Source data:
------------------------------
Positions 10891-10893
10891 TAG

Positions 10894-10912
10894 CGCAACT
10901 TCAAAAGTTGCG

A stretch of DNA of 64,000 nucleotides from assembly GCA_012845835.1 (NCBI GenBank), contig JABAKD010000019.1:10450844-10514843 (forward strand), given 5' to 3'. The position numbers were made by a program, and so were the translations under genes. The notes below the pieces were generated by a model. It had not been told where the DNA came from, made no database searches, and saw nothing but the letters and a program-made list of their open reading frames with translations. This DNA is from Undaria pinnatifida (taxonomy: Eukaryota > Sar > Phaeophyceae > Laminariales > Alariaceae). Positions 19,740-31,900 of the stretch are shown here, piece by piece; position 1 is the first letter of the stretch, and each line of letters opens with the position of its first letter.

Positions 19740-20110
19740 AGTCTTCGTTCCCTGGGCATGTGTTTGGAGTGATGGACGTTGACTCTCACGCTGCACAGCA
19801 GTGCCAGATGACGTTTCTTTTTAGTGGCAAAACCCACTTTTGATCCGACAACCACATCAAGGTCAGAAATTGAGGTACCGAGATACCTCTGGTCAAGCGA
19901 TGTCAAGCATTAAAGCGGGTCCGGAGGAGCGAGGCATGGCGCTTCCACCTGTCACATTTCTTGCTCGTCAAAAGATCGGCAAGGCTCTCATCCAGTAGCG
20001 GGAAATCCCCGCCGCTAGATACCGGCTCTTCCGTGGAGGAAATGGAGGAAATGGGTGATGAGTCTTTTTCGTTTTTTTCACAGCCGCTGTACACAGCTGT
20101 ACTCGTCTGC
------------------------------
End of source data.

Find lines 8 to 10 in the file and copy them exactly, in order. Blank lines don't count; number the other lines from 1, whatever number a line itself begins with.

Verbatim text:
19740 AGTCTTCGTTCCCTGGGCATGTGTTTGGAGTGATGGACGTTGACTCTCACGCTGCACAGCA
19801 GTGCCAGATGACGTTTCTTTTTAGTGGCAAAACCCACTTTTGATCCGACAACCACATCAAGGTCAGAAATTGAGGTACCGAGATACCTCTGGTCAAGCGA
19901 TGTCAAGCATTAAAGCGGGTCCGGAGGAGCGAGGCATGGCGCTTCCACCTGTCACATTTCTTGCTCGTCAAAAGATCGGCAAGGCTCTCATCCAGTAGCG